BREAKING SKY is a YA action novel, (think Top Gun,) written by Cori McCarthy.
The protagonist, Chase Harcourt, is one of three teens physically able to fly an experimental fighter jet to test its effectiveness against an evil empire set on world domination. In this story, the fate of the world as we know it is in the hands of these three teens — two girls and one guy — because their youthful physicality enables them to withstand the intense G-forces required to successfuly out-run an enemy bent on controlling the world with super-fast and super-deadly drones.
Chase Harcourt (aka heroine) has an additional — and notable ability — her need for speed. She craves it… it’s in her blood… the longer she’s on the ground, the more volatile she becomes. She’s also cocky, impulsive, headstrong and used to getting her own way, which makes her a bit of a brat. But she’s our brat and at the moment she’s the best hope we have.
Harcourt is also the daughter of Commander Tourn — a man who needs no introduction and is known for being cold and callous. Their relationship — if you choose to call it that — is complicated. In fact, everything Chase touches becomes complicated sooner or later which is a large part of the fun of this book. The characters — all of them — but especially Chase are nicely delineated. They’re complex without being hard to understand. And the story is a nice, long, action runway — giving the characters lots of room to come together, spat, work it out, get in trouble, and finally, save the day.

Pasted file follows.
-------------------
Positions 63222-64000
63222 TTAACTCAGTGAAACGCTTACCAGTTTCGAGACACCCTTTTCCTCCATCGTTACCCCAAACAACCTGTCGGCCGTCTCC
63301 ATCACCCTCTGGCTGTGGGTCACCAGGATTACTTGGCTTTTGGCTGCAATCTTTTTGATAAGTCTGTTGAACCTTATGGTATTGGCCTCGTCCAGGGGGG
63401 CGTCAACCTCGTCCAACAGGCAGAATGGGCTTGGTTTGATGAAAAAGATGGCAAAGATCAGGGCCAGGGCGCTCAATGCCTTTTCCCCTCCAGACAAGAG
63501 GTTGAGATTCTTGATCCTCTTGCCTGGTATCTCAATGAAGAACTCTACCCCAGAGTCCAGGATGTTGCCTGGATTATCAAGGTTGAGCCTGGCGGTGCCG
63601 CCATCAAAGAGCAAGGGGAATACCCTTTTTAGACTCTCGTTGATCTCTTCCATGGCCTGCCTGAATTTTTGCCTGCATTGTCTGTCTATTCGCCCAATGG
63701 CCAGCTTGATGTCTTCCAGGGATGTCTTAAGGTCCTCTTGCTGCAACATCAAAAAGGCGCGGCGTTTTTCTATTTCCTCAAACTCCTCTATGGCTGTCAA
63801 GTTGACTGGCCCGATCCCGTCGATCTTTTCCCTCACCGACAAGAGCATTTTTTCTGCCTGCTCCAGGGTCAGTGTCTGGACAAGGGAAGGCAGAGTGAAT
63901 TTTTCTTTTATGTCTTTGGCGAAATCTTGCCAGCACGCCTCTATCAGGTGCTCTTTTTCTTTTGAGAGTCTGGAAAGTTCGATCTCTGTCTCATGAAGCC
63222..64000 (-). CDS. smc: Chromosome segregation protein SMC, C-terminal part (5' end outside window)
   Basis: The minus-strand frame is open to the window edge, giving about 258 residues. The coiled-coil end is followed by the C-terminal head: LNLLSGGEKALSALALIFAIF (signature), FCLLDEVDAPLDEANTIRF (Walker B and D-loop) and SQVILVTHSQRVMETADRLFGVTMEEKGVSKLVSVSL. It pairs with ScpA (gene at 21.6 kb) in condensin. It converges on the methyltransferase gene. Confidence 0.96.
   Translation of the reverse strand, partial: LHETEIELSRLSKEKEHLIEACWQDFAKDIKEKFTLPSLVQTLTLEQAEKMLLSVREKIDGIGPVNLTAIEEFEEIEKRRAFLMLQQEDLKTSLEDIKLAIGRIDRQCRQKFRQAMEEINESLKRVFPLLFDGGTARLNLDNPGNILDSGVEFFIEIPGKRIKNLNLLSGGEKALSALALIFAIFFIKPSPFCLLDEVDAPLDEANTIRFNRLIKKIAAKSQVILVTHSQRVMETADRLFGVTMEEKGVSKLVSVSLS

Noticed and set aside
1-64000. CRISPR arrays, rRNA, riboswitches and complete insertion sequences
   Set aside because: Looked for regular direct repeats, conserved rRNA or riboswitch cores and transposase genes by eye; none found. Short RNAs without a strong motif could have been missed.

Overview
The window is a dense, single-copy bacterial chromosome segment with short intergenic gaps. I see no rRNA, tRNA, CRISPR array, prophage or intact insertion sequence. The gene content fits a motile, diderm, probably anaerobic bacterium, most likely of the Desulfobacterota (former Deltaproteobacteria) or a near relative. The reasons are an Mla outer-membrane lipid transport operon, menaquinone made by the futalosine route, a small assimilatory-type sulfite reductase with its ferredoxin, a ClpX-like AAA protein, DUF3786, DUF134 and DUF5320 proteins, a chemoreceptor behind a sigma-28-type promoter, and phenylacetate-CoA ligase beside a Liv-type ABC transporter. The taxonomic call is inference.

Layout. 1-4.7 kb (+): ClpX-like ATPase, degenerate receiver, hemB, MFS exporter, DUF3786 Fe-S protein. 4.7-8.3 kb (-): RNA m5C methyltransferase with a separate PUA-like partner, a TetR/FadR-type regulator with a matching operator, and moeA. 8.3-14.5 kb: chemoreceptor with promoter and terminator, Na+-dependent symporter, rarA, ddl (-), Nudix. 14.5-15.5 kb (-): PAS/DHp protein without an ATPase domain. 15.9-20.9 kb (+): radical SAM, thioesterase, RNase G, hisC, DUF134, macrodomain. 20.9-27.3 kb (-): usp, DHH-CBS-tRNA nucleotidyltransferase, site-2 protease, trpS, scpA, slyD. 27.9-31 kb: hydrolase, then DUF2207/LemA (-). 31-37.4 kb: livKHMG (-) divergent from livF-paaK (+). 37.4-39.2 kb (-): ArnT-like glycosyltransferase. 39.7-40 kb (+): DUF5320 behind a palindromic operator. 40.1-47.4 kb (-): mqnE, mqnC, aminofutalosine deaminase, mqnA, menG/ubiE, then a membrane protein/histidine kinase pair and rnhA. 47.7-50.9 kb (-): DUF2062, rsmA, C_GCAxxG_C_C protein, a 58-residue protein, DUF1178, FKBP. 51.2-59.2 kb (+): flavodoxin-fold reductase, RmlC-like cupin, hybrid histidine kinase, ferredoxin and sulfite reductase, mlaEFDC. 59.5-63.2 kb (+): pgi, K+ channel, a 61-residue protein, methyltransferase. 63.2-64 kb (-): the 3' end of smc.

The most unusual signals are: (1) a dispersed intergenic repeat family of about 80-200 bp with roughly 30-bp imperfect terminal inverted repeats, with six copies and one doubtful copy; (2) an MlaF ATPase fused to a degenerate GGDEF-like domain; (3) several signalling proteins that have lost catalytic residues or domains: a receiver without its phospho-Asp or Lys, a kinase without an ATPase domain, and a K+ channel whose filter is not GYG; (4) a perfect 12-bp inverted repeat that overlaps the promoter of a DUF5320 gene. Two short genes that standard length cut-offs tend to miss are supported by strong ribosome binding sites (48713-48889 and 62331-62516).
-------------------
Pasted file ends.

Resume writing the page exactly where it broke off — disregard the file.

When I say Breaking Sky is like Top Gun, it’s really like Top Gun, meaning if you’ve seen that movie there aren’t a lot of surprises, but it doesn’t really matter because Breaking Sky a good book and a great read. It’s perfect escapism.
My only complaint — and it’s not really a complaint but more of a grouse — is that I didn’t know how to pronounce the name of the evil empire. It’s Ri Xiong Di. I’ll admit I made something up in my head that is no doubt completely wrong.
If you read it… come back and discuss the story here.
by Cori McCarthy